Small bowel obstruction, incisional hernia and survival after laparoscopic and open colonic resection (LAFA study)

S.A. Bartels, M.S. Vlug, M.W. Hollmann, M.G. Dijkgraaf, D.T. Ubbink, H. A. Cense, B.A. van Wagensveld, A.F. Engel, M.F. Gerhards, C. Lafa Study Group (incl. Dejong), W.A. Bemelman

Research output: Contribution to journalArticleAcademicpeer-review

Abstract

BACKGROUND: Short-term advantages to laparoscopic surgery are well described. This study compared medium- to long-term outcomes of a randomized clinical trial comparing laparoscopic and open colonic resection for cancer. METHODS: The case notes of patients included in the LAFA study (perioperative strategy in colonic surgery; LAparoscopy and/or FAst track multimodal management versus standard care) were reviewed 2-5 years after randomization for incisional hernia, adhesional small bowel obstruction (SBO), overall survival, cancer recurrence and quality of life (QoL). The laparoscopic and open groups were compared irrespective of fast-track or standard perioperative care. RESULTS: Data on incisional hernias, SBO, survival and recurrence were available for 399 of 400 patients: 208 laparoscopic and 191 open resections. These outcomes were corrected for duration of follow-up. Median follow-up was 3.4 (i.q.r. 2.6-4.4) years. Multivariable regression analysis showed that open resection was a risk factor for incisional hernia (odds ratio (OR) 2.44, 95 per cent confidence interval (c.i.) 1.12 to 5.26; P = 0.022) and SBO (OR 3.70, 1.07 to 12.50; P = 0.039). There were no differences in overall survival (hazard ratio 1.10, 95 per cent c.i. 0.67 to 1.80; P = 0.730) or in cumulative incidence of recurrence (P = 0.514) between the laparoscopic and open groups. There were no measured differences in QoL in 281 respondents (P > 0.350 for all scales). CONCLUSION: Laparoscopic colonic surgery led to fewer incisional hernia and adhesional SBO events. Registration number: NTR222 (http://www.trialregister.nl).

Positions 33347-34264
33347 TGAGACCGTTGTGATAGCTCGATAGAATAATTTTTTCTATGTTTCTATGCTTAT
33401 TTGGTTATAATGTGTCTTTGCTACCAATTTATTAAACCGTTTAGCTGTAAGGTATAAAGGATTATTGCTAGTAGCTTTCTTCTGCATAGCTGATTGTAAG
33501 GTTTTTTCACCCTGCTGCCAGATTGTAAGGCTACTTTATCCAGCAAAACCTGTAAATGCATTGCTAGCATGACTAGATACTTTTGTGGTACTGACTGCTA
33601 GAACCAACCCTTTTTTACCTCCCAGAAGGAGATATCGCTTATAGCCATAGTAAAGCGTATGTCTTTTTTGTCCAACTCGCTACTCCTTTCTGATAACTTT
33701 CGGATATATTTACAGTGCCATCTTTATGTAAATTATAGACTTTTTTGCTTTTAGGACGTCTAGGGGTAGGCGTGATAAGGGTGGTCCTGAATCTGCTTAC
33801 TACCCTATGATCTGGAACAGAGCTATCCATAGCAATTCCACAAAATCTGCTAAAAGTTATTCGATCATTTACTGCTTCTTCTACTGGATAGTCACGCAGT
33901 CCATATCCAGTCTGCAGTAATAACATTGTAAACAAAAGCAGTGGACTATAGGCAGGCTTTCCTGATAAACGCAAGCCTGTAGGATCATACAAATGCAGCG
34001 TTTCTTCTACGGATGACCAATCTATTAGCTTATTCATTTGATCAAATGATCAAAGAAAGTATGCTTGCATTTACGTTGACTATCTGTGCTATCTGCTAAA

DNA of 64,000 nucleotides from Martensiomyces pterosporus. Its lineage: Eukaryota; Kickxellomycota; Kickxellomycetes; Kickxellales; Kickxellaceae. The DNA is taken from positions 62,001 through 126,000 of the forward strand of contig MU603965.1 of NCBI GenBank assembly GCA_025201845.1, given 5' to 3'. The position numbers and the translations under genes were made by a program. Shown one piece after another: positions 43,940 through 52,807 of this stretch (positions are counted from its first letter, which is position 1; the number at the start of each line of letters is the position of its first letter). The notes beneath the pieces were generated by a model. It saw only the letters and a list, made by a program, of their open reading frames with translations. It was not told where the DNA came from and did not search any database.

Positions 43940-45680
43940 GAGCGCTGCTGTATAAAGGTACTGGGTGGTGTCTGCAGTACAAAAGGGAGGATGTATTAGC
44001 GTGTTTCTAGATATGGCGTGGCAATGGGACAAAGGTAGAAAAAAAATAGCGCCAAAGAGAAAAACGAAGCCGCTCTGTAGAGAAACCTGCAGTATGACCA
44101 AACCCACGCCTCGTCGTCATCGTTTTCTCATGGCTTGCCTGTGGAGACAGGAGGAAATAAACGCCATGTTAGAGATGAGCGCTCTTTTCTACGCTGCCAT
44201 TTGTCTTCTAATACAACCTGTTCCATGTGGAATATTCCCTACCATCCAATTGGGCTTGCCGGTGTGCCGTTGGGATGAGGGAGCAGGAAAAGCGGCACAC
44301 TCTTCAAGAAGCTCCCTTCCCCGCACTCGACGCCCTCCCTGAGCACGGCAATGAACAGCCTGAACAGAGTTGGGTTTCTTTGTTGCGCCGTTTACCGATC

Original languageEnglish
Pages (from-to)1153-1159
JournalBritish Journal of Surgery
Volume101
Issue number9
DOIs
Publication statusPublished - 1 Jan 2014

Cite this